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Loughborough University

London 2012 Games

News

The Loughborough University Games Makers

27 September 2012

This summer saw 70,000 volunteers wear the London 2012 Games Makers’ kit and work at the Olympic and Paralympic Games. It has been widely reported that the Games Makers have been a key factor in the success of these Games. Some of the volunteers are past and present associates of Loughborough University and as a way of recognising their achievements; we have collected just some of their stories and have told them here:

Matt Withers graduated with a degree in Sports Technology in 2010. He was a medal and flower bearer in the presentation ceremonies at the Olympic and Paralympic Games:

“I was over the moon to learn that I would be working in the stadium for the Olympics and the velodrome for the Paralympics. I anticipated that I could be presenting medals to a lot of GB athletes, which was great.”

“I could not have anticipated how amazing an experience it was going to be.”

“Working in the stadium was amazing as I was rubbing shoulders with the likes of Usain Bolt and Mo Farah. You soon realise that they are just genuine people with an exceptional talent. Both were incredibly gracious and loved to joke with us.  I was fortunate to give Usain Bolt his gold medal for the 200m in front of 80,000 people in the stadium, which was crazy.” 

“Dealing with the Paralympic athletes in the medal ceremonies was also very inspirational as many of the athletes were blind or missing a limb.  It made what would seem a simple task such as stepping onto a medal podium a challenge.”

“I think that it is definitely something that will stay with me in years to come. I found the Paralympics hugely inspiring. To see how these athletes overcome such challenging situations makes you realise that you should never take what you have for granted.”

“I want to continue to be involved with Paralympic sport, either as a volunteer or in another capacity.”

Communication and Media Studies student, Elsa Meserlian also graduated in 2010:

“I was a Technical Official with the statistics team for the indoor volleyball at the Olympics. To get the role I had to participate in various international and national events as a volunteer while I was a student at Loughborough. It's safe to say that I would have never had this opportunity if it wasn't for the University and the connections in sport there, so I'm certainly very proud of my experience at Loughborough.”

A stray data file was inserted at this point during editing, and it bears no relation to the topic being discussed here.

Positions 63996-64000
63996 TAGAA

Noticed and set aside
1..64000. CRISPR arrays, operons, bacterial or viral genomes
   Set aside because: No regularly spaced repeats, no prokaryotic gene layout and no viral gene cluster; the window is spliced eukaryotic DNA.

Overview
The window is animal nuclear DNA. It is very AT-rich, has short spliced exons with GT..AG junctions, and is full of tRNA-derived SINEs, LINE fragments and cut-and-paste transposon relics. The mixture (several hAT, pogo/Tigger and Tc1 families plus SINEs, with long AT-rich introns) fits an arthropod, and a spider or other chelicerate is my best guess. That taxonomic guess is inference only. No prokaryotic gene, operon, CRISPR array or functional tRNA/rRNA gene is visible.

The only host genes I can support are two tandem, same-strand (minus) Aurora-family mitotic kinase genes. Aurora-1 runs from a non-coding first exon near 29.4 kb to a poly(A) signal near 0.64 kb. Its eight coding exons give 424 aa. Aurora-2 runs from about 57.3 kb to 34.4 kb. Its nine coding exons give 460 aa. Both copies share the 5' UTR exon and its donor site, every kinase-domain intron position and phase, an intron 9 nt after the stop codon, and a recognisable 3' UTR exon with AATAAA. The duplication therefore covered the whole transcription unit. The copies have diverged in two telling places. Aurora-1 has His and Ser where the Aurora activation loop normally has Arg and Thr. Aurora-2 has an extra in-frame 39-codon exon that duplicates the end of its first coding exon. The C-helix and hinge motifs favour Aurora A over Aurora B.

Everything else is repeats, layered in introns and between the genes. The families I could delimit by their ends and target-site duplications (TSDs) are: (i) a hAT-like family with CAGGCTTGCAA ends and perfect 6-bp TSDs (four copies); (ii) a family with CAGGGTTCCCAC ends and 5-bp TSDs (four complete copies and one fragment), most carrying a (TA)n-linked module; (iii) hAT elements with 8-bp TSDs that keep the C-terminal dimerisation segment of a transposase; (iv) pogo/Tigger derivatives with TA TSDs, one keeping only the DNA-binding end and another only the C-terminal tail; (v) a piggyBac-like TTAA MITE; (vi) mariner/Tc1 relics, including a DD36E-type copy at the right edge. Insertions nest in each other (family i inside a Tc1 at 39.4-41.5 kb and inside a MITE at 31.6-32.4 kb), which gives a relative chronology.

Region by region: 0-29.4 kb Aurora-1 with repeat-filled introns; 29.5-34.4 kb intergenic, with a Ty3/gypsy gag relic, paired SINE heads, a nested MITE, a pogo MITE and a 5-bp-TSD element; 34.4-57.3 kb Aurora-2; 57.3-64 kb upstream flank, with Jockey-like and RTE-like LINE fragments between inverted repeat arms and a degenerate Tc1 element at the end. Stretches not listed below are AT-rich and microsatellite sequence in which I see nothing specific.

Elizabeth Treherne, an Education and Maths graduate in 1990 says:

“I was a Games Maker at both the Olympics and Paralympics working in printed results distribution in the Copper Box which housed Handball, Modern Pentathlon Fencing, and Goalball.”
 
“It was been a wonderful experience to be involved with and to see the huge operation that goes on backstage.  It’s been a real privilege to walk onto the Olympic Park each day - the atmosphere was fabulous.  The Games Maker uniform was a real ice breaker and I've been asked questions by, thanked and chatted with many people who wouldn't usually talk to others - in the park, on the underground and elsewhere.”
 
“Getting back to real life is going to be a shock to the system!”

 Julian O’Neill – pictured, is a current PhD student in Geography. His Games Maker title was Event Services Team Member and he was lucky enough to be situated in the athletics stadium for the famous ‘Super Saturday’.

“My job involved taking and scanning tickets throughout the event, as well as acting as walking talking sign posts within the stadium compound. However my favourite job was to act as an usher in the seating bowl, helping people find their seats.

“On Saturday 4 August, I was posted on the upper tier at the start of the second bend. Going into the evening it was pretty clear that Jess Ennis had to do something spectacular in order not to win a gold medal, considering her form in the 800m. The noise as the pack entered the final straight was like nothing I’ve heard before. I’ve been to lots of festivals and big gigs in my time, but I had never seen so many people from all walks of life screaming for one person.”

“One Polish spectator said at the end of the night. ‘Wow, I didn’t know that you Brits could show so much emotion’.”

 

Photograph courtesy of Julian O'Neill

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